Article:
2021 Volkswagen Jetta
2021 Volkswagen Jetta
The compact Volkswagen Jetta is a mainstay of the brand’s lineup, and for good reason: it is affordable, roomy, and in the right trim can be more fun than it has any right to be. The latest 2021 model keeps on with this tradition.
The Jetta’s last full redesign was only two years ago, so the 2021 model is entirely a carryover. Again the lineup is divided into five trim levels, all of which come exclusively with front-wheel drive.
Most models use a 1.4-liter turbo-4 that makes 147 horsepower and gets a standard 6-speed manual transmission to go with it. Of course, the far more popular gearbox is the available 8-speed automatic. Fuel economy is rated at 30 mpg city, 40 highway, 34 combined with either transmission.
The sporty GLI gets a more potent 228-hp 2.0-liter turbo-4. The additional power means 60 mph can be reached in about six seconds. A 6-speed manual remains the standard-issue transmission, but buyers can opt for a 7-speed dual-clutch automatic. Fuel economy falls to 25/32/28 mpg with an automatic or 25/31/28 mpg with the manual.
The base Jetta S doesn’t get any active-safety features, but all other trims come with automatic emergency braking and blind-spot monitors. Top trims get adaptive cruise control and active-lane control as well.
The IIHS and NHTSA were both impressed with the Jetta. The former gave it top marks in crash testing but found the headlights subpar; the latter awarded it a five-star overall rating.
Opening the lineup is the S, which costs $19,990 to start after destination. For that sub-$20,000 price, buyers get cloth upholstery, a 6.5-inch touchscreen with Apple CarPlay and Android Auto, 16-inch alloy wheels, LED headlights, and single-zone manual climate control.
Next up is the $23,565 SE, which gets keyless start, automatic emergency braking, and a panoramic sunroof.
The $23,615 R-Line brings some sporty accoutrements like a more aggressive front bumper and a rear bumper with exhaust cutouts. Other than 17-inch wheels, it’s equipped similarly to the SE.
The $26,415 SEL is where things really step up a notch. Standard features include 10-color ambient lighting, a 10.3-inch digital instrument cluster, dual-zone climate control, heated front seats, a power driver’s seat, and wireless smartphone charging.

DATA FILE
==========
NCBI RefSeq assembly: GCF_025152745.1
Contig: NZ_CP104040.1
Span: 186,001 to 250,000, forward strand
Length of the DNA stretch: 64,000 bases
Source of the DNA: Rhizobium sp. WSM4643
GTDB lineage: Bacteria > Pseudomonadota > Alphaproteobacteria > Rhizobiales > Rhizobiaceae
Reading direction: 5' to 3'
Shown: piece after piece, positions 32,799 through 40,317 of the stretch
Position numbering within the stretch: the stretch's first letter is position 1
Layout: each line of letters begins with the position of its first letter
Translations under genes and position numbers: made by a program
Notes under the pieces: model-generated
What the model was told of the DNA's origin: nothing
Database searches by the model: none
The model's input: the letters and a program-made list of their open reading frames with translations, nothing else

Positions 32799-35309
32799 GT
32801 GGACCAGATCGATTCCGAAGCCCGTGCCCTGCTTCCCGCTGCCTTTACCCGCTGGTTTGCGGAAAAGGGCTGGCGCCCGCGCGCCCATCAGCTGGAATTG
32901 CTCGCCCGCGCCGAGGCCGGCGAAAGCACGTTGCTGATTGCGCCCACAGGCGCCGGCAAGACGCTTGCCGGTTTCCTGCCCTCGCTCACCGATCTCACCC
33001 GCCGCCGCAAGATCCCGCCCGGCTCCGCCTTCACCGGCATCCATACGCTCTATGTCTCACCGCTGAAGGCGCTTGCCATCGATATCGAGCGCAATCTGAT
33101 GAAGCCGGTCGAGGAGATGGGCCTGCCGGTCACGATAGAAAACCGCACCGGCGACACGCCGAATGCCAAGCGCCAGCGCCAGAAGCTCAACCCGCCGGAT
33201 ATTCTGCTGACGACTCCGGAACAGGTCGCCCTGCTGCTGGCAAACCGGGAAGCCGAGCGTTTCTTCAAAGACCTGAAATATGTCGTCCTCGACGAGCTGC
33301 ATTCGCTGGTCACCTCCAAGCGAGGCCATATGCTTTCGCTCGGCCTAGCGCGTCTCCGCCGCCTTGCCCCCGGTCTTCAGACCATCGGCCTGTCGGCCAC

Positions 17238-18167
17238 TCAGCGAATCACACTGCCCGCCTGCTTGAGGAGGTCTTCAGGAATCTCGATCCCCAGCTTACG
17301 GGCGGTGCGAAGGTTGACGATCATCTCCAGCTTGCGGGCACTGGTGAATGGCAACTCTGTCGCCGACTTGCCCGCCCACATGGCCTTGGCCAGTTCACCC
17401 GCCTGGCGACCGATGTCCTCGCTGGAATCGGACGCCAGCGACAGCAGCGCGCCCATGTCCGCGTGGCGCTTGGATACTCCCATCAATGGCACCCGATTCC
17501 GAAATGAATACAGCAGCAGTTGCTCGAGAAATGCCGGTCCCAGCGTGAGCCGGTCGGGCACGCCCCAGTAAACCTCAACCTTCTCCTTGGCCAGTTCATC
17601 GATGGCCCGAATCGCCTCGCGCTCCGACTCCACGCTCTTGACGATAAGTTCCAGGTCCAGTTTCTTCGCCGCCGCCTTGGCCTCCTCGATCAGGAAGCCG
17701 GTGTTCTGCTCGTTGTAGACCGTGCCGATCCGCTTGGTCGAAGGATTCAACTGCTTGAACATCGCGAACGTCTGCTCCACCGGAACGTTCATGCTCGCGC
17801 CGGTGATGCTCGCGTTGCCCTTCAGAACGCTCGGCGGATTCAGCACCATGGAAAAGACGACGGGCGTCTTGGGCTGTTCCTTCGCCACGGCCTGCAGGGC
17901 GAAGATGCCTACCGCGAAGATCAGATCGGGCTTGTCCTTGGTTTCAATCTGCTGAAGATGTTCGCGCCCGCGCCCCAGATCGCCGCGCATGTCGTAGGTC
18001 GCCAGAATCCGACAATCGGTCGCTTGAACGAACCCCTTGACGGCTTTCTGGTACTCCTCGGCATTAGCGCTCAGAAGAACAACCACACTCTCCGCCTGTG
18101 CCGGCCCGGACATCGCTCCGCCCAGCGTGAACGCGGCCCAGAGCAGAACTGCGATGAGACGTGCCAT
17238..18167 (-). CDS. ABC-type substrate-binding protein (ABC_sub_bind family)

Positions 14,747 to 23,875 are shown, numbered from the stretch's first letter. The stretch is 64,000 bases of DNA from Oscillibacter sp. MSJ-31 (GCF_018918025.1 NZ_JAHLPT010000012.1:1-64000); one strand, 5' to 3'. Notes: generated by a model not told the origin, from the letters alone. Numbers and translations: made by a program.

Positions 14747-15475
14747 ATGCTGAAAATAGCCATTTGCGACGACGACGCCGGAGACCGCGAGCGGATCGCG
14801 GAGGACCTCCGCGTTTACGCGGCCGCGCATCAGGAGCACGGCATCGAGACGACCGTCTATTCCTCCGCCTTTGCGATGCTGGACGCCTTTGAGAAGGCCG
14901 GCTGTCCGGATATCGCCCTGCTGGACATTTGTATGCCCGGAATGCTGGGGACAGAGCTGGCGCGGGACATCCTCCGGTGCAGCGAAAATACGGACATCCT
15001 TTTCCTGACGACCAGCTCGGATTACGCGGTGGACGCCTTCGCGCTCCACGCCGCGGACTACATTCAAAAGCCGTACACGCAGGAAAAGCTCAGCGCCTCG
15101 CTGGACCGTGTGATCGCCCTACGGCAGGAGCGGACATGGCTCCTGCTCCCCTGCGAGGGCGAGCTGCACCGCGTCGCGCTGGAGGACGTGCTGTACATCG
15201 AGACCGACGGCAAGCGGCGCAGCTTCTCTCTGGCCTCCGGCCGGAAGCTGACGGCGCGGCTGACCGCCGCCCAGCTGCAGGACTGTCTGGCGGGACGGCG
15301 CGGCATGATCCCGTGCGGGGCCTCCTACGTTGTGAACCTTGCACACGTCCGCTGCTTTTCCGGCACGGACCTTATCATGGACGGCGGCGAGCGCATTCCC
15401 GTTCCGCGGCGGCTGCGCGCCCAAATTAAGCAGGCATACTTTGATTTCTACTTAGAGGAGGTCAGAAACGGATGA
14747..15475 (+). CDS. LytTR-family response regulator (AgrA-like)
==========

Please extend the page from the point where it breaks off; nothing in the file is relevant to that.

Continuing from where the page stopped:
The $27,165 GLI sits atop the heap with its larger engine and sporty demeanor. It is equipped similarly to the SEL but without the power driver’s seat and digital cockpit. The $30,865 GLI Autobahn reinstates those two features and also mixes in adaptive dampers.
The $28,865 SEL Premium pulls out all the stops with leather upholstery, an 8.0-inch touchscreen, navigation, heated rear seats, and cooled front seats.
Leave it to VW to pen a classy shape. Approach it from most angles and the Jetta is handsome and well-proportioned, especially for models with the larger 17-inch or optional 18-inch wheels. The 16-inch wheels look small; going with the GLI, which rides 0.6 inches lower and gets bigger wheels, improves the look all the way around but especially from the rear.
The Jetta doesn’t pull any punches with its interior. The design is simple, straightforward, and logical. All controls cant toward the driver for ideal ergonomics. Material quality isn’t fancy but is appropriate for the segment.
Most Jettas use a 6.5-inch touchscreen, which is a bit behind the times in terms of screen size—most competitors are now using 8.0-inch screens on all but maybe their base models – but nevertheless it works well and is easy to use. All models come with Apple CarPlay and Android Auto capability.
As is the case with most VW products these days, the Jetta runs big for its size. The resulting interior space means five adults can sit comfortably even for longer trips. Rear leg room measures out to 37 inches.
The trunk is good for 14.1 cubic feet of cargo, which isn’t bad for a small sedan. All but the base versions of the Jetta get a 60/40 split-folding rear seat to increase cargo capacity.
We’ll start off with the more popular Jetta that gets the 1.4-liter turbo-4. Its 147 horsepower doesn’t sound like much, but the 184 pound-feet of torque compensates for this around town. The decent torque comes in handy when pulling away from stop lights or conducting other around-town maneuvers, but out on the highway the low-horsepower Jetta can find itself breathless. All that torque won’t help it make an uphill pass at 65 mph.
The GLI eliminates such concerns with 228 hp and 258 lb-ft of torque. The power is silky and comes on with gusto. Running the standard 6-speed manual through the gears is our favorite way to disperse this power to the wheels, but those not trying to row their own will enjoy the slick-shifting 7-speed dual-clutch automatic.
The GLI also gets a multilink rear suspension and a limited-slip front differential, hardware not found on the standard model. These two upgrades go a long way in improving handling and grip; compared to a base Jetta, the GLI is more stable and balanced when cornering or driving over uneven pavement. Base models are more prone to getting antsy during more spirited maneuvers.
Adaptive dampers on the GLI Autobahn help make the ride more comfortable during daily driving and also firm things up nicely while flinging around corners. It alone is a tempting reason to upgrade to the priciest Jetta.
For the price, the 2021 Volkswagen Jetta is hard to beat. Despite being a bit light on features, it has a handsome style and delivers a pleasant driving experience behind the wheel. Upgrade to the GLI and you’ll quickly wonder why people have become so infatuated with crossovers. If we were buying, it would have to be a GLI, though the R-Line is a great option for someone not interested in performance.
—by Anthony Sophinos, with driving impressions from The Car Connection